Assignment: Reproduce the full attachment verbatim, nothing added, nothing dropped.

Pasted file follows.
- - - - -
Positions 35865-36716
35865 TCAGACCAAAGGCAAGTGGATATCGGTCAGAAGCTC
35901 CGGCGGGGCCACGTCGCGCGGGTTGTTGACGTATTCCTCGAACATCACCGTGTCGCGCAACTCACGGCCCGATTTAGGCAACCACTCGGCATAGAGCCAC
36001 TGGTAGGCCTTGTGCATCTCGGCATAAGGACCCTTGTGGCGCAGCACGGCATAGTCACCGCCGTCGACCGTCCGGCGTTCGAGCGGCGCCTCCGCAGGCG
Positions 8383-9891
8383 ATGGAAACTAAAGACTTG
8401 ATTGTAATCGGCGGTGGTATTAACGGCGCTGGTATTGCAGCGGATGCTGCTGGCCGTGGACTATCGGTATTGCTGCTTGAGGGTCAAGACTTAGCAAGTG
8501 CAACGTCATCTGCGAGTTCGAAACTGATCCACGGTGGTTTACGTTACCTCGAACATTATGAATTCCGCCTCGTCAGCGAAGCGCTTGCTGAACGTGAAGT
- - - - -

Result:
Positions 35865-36716
35865 TCAGACCAAAGGCAAGTGGATATCGGTCAGAAGCTC
35901 CGGCGGGGCCACGTCGCGCGGGTTGTTGACGTATTCCTCGAACATCACCGTGTCGCGCAACTCACGGCCCGATTTAGGCAACCACTCGGCATAGAGCCAC
36001 TGGTAGGCCTTGTGCATCTCGGCATAAGGACCCTTGTGGCGCAGCACGGCATAGTCACCGCCGTCGACCGTCCGGCGTTCGAGCGGCGCCTCCGCAGGCG
Positions 8383-9891
8383 ATGGAAACTAAAGACTTG
8401 ATTGTAATCGGCGGTGGTATTAACGGCGCTGGTATTGCAGCGGATGCTGCTGGCCGTGGACTATCGGTATTGCTGCTTGAGGGTCAAGACTTAGCAAGTG
8501 CAACGTCATCTGCGAGTTCGAAACTGATCCACGGTGGTTTACGTTACCTCGAACATTATGAATTCCGCCTCGTCAGCGAAGCGCTTGCTGAACGTGAAGT